Christie's has a storied history of blockbuster art sales that date all the way back to the 18th century.
But the auction house is taking a decidedly different direction with "If I Live I'll See You Tuesday," an auction being put on by the company's contemporary-art specialist, Loic Gouzer.
Rather than distribute traditional marketing materials, Gouzer is using his personal Instagram account (@loicgouzer) to give a sneak peek at what pieces will be for sale during the auction on May 12.
"Instagram is a great way to communicate. It's free, and there's that gray zone where you can put what you want without worrying about copyright," Gouzer said to Business Insider. "You're marketing the sale, but it's also a platform to express your own view. It's in flux with my own vision of things."
In this photo from Gouzer's account, you'll see a Picasso work in the foreground and Jean-Michel Basquiat’s “Made in Japan I” in the back.
Here, he showcases a wall of flames by Wade Guyton.
An employee shows off Andy Warhol's "Little Electric Chair."
The turn to social media is an interesting one for the famous auction house.
"Instagram is more irreverent, more direct than traditional marketing. And for the younger generation, this is how they follow art and communicate," Gouzer said.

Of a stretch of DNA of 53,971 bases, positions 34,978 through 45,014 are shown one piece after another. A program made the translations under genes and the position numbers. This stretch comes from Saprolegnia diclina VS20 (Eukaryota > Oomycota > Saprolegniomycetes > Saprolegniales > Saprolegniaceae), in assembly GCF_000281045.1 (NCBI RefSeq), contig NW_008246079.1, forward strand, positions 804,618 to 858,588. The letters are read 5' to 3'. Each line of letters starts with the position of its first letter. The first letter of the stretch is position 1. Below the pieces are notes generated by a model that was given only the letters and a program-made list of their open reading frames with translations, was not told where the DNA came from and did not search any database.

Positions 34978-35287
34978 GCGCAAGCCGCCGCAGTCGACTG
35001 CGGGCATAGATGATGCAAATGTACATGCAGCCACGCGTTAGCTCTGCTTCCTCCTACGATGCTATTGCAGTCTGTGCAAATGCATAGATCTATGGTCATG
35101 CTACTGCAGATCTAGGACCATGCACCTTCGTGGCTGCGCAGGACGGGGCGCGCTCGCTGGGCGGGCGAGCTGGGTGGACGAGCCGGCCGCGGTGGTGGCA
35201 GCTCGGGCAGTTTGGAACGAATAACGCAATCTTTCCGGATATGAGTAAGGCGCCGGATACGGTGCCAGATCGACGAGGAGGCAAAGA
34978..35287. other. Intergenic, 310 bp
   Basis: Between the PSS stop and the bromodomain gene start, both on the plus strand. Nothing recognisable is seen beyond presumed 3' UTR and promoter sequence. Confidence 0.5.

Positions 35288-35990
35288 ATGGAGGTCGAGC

The photos can also give consumers a behind-the-scenes look at how an auction house prepares for a sale. The process has been highly secretive in the past, and, according to Gouzer, a piece of art can touch as many as 30 sets of hands before it's sold.
"There's this whole journey of artwork that people don't know about," he said.
The auction team decided to create a video that would give a closer look at the somewhat underground process. To give it an edge, they hired professional skateboarder Chris Martin to make his way through the warehouse in style, setting his journey to "Sail" by Awolnation.
Art buffs may cringe at the sight of Martin getting close to some of the more famous works.
"Art and acrobatics are not always associated together, but artists are taking a risk in their work every day," Gouzer said. "We've had the usual load of angry people, but that's typical when you're trying something new."
In the video, you'll see Martin skating past multimillion-dollar works of art.
Here, he jumps over a set of rugs. He even turns the gallery into his own personal skate park.
The camera makes lots of quick movements to keep it interesting.
You can watch the whole video here.
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